Better resources today for firefighters at major working fires
Thursday, December 14, 2017
At some point, a firefighter will experience a "major working fire." These types of fires are usually large in scale and require 6-12 hours (or more) of active working, crew changes, staging areas and subsequently a "fire watch" with one unit on standby at the scene after the fire has been extinguished to assure there are no rekindles.
These drawn-out battles take a toll on firefighters, both mentally and physically, regardless of their rank or position.
When I started back in early '80s, resources available for fighters were limited. We never carried water coolers on our trucks. Only one truck had a water cooler — the "Air Truck" responsible for refilling the air cylinders at the scene of a working fire. Now, every suppression apparatus has a water cooler.
Feeding firefighters back in the day involved a volunteer who manned an old canteen truck called the "Code One Association" truck. On the scene, they would provide hot dogs, sodas and other prepared food.
What we did not realize in those days was that sodas were not the best type of hydration. As there was no way of decontaminating or washing our hands prior to consuming food, we would easily absorb any of the contaminants/impurities/toxins on our hands.
We have since provided a trailer that gets dispatched to large fires. The supplies on it are powdered packets of Gatorade, to be diluted to half strength in the water coolers, along with single-serving snack crackers, granola bars, nuts, etc. The goal is to consume food with minimal hand contact.
Probably the biggest trend that has occurred and is now common practice is the advent of the firefighter rehab area. It is now required that you visit the rehab area anytime you expend the air of two air cylinders from your SCBA packs, back to back.
Every apparatus now has a waterless disinfecting hand-cleaning dispenser mounted somewhere in a compartment or in the cab. The rehab trailer also has hand-washing stations that can be filled with water, dispensed via a foot pump, with sanitizer and paper towels built in and readily available.
The rehab trailer also provides camp-style chairs, fans, cooling adjuncts and other amenities to assist in cooling firefighters down (lowering their core temperature). This was never done in the past.
At my former department, one advanced life support (ALS) transport unit and crew was assigned to firefighter rehab. This unit had specific standard operating guidelines and procedures to monitor and take vital signs of firefighters reporting to their area — parameters for blood pressure, time frames for recovery, pulse rates, respirations per minute, etc. Any firefighter not meeting the required parameters would get transported to the hospital immediately.
Another required standard operating procedure was the addition of “rapid intervention teams," better known as RIT teams. A minimum of three firefighters would be staged at the incident commander's location/vehicle.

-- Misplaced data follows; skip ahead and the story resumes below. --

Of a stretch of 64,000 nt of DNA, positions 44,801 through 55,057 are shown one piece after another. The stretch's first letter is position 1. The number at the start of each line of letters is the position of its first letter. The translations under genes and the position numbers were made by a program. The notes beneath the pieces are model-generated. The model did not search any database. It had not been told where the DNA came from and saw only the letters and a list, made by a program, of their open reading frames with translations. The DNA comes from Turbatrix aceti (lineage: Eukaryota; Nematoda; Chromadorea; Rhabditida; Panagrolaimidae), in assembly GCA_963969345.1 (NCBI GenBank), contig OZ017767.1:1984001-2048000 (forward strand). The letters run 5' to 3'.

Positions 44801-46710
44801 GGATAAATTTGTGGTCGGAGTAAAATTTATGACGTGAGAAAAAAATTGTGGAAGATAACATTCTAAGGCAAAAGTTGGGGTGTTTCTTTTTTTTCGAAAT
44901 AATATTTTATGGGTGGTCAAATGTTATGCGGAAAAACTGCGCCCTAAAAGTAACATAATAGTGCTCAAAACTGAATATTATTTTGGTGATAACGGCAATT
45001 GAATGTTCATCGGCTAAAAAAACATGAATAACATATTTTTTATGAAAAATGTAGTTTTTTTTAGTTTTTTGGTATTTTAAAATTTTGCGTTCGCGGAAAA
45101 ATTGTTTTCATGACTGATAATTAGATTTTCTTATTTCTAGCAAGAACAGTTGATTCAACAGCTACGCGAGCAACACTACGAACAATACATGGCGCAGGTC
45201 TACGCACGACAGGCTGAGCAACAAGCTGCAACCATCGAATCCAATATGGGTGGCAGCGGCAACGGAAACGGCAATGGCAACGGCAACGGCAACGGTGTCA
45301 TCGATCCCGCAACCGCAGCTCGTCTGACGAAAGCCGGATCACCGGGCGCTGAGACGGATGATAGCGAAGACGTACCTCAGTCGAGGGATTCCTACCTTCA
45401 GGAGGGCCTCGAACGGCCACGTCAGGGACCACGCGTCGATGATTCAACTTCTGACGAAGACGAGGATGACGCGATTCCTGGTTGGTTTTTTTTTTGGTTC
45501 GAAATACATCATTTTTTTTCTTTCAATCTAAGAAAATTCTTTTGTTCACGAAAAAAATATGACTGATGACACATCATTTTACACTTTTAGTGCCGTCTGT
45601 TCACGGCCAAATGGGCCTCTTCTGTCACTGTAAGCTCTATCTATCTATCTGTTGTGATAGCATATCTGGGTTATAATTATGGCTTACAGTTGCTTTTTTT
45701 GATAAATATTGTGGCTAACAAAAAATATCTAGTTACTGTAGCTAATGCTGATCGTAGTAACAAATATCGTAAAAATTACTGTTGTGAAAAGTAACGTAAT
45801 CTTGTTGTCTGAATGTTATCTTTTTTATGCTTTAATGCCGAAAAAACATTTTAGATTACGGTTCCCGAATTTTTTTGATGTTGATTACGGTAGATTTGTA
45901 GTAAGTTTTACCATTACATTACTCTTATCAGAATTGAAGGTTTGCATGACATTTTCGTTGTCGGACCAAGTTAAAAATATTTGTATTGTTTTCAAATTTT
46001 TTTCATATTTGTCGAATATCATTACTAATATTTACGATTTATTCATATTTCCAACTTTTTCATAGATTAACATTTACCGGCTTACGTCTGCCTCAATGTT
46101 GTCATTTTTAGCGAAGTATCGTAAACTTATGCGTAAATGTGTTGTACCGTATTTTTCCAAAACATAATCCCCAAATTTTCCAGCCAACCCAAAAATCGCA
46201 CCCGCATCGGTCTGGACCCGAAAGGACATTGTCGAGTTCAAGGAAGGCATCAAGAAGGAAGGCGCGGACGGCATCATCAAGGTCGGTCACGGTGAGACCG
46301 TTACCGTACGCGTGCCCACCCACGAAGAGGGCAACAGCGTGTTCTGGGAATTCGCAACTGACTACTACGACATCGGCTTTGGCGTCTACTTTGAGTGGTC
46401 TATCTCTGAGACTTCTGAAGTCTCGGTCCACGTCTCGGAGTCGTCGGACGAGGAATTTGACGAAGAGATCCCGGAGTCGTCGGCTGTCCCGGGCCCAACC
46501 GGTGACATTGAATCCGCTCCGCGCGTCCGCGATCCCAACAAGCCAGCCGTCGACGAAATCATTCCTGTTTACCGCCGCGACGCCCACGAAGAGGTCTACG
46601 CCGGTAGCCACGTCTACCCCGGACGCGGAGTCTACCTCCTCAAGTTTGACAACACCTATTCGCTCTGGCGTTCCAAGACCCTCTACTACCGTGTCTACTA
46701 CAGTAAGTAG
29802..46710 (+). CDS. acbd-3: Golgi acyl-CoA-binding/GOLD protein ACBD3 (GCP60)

They would have their firefighting gear donned — SCBAs on, but not "on air" — near a tarp or salvage cover laid on the ground with the necessary gear needed in case of a report of a "firefighter down" or a "mayday" transmission was received. Each response unit was issued a "RIT" bag. Its contents included search ropes, extra SCBA mask and cylinder, wire cutters, bolt cutters, multipurpose pry axe, webbing, flashlights, etc.
Any time a RIT team would enter a building, there would have to be at least two people at the entry point in case problems arose with the RIT. It was called the "two in, two out" rule. As you can see, there are redundancies and backups to the backup plans.
Crew accountability was a recent advent. In our department it was known as "PAR" procedures (personnel accountability report). A PAR was to be conducted every 30 minutes by the incident commander.
Each operating unit would have to report back with specific language/communication. If there was a major change in operations, i.e., a structural collapse, mayday or other event, an immediate PAR was required, followed up by a report every 15 minutes instead of 30 minutes.
Every crew would have to be trained in various rescue techniques for getting "downed" firefighters out of buildings. This included drag techniques, rope operations for raising and lowering, search techniques and patterns, use of radio communications, PASS (personal alert safety signal), feedback-assisted rescue and other various skills.
The goal was to try to simulate the same conditions encountered at a live fire, by incorporating darkness, use of smoke generating machines, noises and sounds that could be experienced, and falling objects or distractions.
Many do not realize the paramedic and/or rescue units established by the fire departments were only for the use of "downed" firefighters at the fire scene. We have come a long way since those days, and we now use these units with the trained personnel to benefit all firefighters and citizens in the communities we serve.
- The stress of 911 call-takers and emergency dispatchers
- 7 trigger control errors and how to fix them
- Children of the badge: The impact of stress on law enforcement children
- Married to the badge: Stress in the law enforcement marriage
- Modern slavery and the hidden world of human trafficking
- Managing law enforcement stress through emotional intelligence
- Why stand and deliver simply doesn’t work
- Why our home defense plan turned out to be a failure
- Little-known facts about Memorial Day
- FDA tries a new approach with guidance on opioid use disorder medications
- Urban design gone wrong: Parks
- How the ‘gig economy’ is changing employment
- Senators seek greater funding for FCC’s rural telemedicine efforts
See your work in future editions
Your content, Your Expertise,
Your Industry Needs YOUR Expert Voice & We've got the platform you needFind Out How